Prior to energizing indicator light 47, control electronics 200 must perform a successful self-check routine and only after successful completion of the self-check routine is the indicator light energized. Control electronics 200 also reads the status of selector switch 248, tripline switch 258, monitors motion of munition itself with antidisturbance switch 254, monitors vehicle presence with vehicle detection block 266 and tests for low voltage. As mentioned, the operating mode of the system is determined by the states of selector switch 248 and tripline switch 258 which states are used by control electronics 200 to select the proper input signals, set the mode of operation, and set the timed event. When control electronics 200 determines that it is time to enable it sends an electrical signal to piston actuator 110 which unlocks the rotor and enables the arm/fire mechanism. When control electronics 200 determines that self-sterilization is required it sends an electrical signal to piston actuator 114 which fires the detonator to translate the rotor and extend post 102. When control electronics 200 determines that main charge 66 should be fired, an electrical signal is sent to piston actuator 112 to rotate the rotor, which fires the detonator which fires transfer lead 64, which in turn fires main charge 66, also shown in FIGS. 3, 4, 5, and 6. The operation of safe and arm/fire mechanism 60, shown in dashed outline, is covered in a copending application on self-sterilizing safe arm device with arm/fire feature.

This overview describes the mechanical and electrical interrelationship between the two copending patents and this apparatus which cooperate to provide the complete sequence of operations for the munition.

In FIG. 3, two boresight holes 310 are shown, both of which extend completely through munition 10, to permit aiming main charge 66 by sighting through either of these holes. Reflecting surface 312 is set at a 45 degree angle with respect to the warhead 66 axis of projection and with respect to hole 314. This arrangement permits using hole 314 to aim warhead 66 by looking through hole 314 when the munition is mounted with holes 310 not accessible for sighting. A tripline mounted within housing 316 in munition 10 is used in a tripline mode of operation to be discussed later. Selector switch 248 has an exposed selector knob to allow the operator to set in the various system parameters. Switch 248 and the tripline condition are used by the operator to program munition 10 prior to use.

Selector switch 248 is a rotary switch which has eight labeled settings. These settings are 4, 10, 24, 15, 30, 45, 60, and `S.` When either 4, 10, or 24 is set this provides a self-sterilize time delay of that many hours. These numbers are color coated light green on a white background. When either 15, 30, 45, or 60 is set this provides a firing time delay of that many minutes. These numbers are color coded red on a white background. The `S` is a safe setting and is white on a green background. The safe setting is provided to prevent compete activation of the electronics and is processed as a self-check failure. Tripline switch 258 is a single pole double throw switch wired before deployment with one contact open and one contact closed which is reversed when the tripline is deployed. Control electronics 200 reads this change as an indication that tripline 316 is activated. A pull on a tripline 318 of FIG. 10 after this deployment results in the switch being tripped to the state before deployment which is interpreted as a fire command in the tripline mode discussed later. In the following Table 1 the three modes of operation of the munition, namely, mine mode, tripline mode, and time delay mode are shown corresponding to the setting of selector switch 248 and the deployment of tripline switch 258. Logic in control electronics 200 interprets these switch settings and sets up the corresponding operational mode.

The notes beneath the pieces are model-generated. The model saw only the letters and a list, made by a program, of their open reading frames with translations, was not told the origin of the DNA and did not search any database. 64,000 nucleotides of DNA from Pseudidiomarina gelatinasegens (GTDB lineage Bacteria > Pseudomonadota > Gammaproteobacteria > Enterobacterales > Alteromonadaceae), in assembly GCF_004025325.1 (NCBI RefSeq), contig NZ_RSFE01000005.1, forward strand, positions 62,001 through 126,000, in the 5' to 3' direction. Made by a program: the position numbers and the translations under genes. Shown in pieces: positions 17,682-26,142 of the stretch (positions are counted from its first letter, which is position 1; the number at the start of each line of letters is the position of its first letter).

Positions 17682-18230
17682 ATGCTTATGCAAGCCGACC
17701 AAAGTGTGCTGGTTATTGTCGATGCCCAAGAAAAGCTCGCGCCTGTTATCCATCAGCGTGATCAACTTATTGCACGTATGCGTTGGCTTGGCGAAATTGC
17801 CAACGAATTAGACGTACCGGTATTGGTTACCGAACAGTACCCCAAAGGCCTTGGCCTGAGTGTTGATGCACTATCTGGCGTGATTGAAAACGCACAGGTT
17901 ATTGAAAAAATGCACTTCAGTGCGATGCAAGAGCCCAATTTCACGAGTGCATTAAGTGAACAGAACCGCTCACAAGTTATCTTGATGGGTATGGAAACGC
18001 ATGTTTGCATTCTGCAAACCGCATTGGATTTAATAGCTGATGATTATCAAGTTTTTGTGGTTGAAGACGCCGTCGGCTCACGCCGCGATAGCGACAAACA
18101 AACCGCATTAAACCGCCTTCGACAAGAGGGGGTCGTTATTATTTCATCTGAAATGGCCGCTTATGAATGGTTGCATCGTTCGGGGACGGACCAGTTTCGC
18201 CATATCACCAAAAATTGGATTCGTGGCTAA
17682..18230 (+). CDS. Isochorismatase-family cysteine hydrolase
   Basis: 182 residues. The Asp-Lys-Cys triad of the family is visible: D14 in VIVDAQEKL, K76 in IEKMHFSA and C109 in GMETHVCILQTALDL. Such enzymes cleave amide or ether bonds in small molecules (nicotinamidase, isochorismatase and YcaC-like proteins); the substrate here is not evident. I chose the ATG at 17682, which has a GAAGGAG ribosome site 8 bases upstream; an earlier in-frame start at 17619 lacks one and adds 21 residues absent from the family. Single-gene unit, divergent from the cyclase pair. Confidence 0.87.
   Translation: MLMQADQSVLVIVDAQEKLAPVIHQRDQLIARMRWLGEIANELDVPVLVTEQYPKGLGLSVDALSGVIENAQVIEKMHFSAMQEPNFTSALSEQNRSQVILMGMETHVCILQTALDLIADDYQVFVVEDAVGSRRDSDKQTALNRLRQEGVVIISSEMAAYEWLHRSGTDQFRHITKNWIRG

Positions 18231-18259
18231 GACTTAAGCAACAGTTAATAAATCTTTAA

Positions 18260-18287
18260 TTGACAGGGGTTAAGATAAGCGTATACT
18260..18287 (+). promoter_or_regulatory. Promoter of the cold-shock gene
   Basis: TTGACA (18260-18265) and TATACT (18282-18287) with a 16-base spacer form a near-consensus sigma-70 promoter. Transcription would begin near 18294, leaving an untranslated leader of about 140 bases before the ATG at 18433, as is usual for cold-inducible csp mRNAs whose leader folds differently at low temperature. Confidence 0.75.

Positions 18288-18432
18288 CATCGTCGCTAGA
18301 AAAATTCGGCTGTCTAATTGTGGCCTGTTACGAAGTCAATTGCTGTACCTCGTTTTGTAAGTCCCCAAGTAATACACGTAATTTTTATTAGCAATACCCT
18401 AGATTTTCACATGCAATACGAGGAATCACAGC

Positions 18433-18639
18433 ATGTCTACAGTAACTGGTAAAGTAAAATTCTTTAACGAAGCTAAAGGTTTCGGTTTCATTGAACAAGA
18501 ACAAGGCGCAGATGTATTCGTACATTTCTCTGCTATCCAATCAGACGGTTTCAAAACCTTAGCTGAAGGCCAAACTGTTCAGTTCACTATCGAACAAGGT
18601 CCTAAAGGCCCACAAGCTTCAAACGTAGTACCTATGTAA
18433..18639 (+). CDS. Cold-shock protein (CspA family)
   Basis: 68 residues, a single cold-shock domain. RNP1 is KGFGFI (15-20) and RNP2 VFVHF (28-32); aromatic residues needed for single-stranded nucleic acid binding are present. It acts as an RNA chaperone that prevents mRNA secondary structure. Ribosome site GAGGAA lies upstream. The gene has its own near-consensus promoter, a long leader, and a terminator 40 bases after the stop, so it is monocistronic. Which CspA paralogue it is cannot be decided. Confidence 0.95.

TABLE 1______________________________________FUNCTIONAL MATRIXOperational Mode       Trip Line Mode  Time                                 DelayConditions   Mine Mode Self Sterilize                        Fire     Mode______________________________________Selector   4, 10 or  4, 10 or   15, 30, 45 or                                 15, 30, 45Switch 248   24 hours  24 hours   60 minutes                                 or 60Setting                               minutesTripline   Inactive  Active     Active   InactiveSwitch 258Setting______________________________________